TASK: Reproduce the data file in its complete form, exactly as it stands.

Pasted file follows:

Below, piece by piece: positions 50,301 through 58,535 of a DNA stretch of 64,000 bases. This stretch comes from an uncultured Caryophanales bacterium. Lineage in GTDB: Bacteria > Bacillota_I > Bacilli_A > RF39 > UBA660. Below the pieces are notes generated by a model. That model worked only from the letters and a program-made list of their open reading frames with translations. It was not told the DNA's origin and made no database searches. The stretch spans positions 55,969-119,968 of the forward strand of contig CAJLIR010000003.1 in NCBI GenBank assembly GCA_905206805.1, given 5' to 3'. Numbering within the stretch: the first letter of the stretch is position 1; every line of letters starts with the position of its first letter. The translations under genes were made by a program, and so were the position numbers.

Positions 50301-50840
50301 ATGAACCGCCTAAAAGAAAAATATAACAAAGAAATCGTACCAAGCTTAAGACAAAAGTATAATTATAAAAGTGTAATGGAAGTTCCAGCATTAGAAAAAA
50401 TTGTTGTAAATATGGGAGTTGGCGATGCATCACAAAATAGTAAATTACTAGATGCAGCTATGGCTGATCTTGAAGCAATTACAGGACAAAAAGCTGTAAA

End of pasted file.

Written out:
Below, piece by piece: positions 50,301 through 58,535 of a DNA stretch of 64,000 bases. This stretch comes from an uncultured Caryophanales bacterium. Lineage in GTDB: Bacteria > Bacillota_I > Bacilli_A > RF39 > UBA660. Below the pieces are notes generated by a model. That model worked only from the letters and a program-made list of their open reading frames with translations. It was not told the DNA's origin and made no database searches. The stretch spans positions 55,969-119,968 of the forward strand of contig CAJLIR010000003.1 in NCBI GenBank assembly GCA_905206805.1, given 5' to 3'. Numbering within the stretch: the first letter of the stretch is position 1; every line of letters starts with the position of its first letter. The translations under genes were made by a program, and so were the position numbers.

Positions 50301-50840
50301 ATGAACCGCCTAAAAGAAAAATATAACAAAGAAATCGTACCAAGCTTAAGACAAAAGTATAATTATAAAAGTGTAATGGAAGTTCCAGCATTAGAAAAAA
50401 TTGTTGTAAATATGGGAGTTGGCGATGCATCACAAAATAGTAAATTACTAGATGCAGCTATGGCTGATCTTGAAGCAATTACAGGACAAAAAGCTGTAAA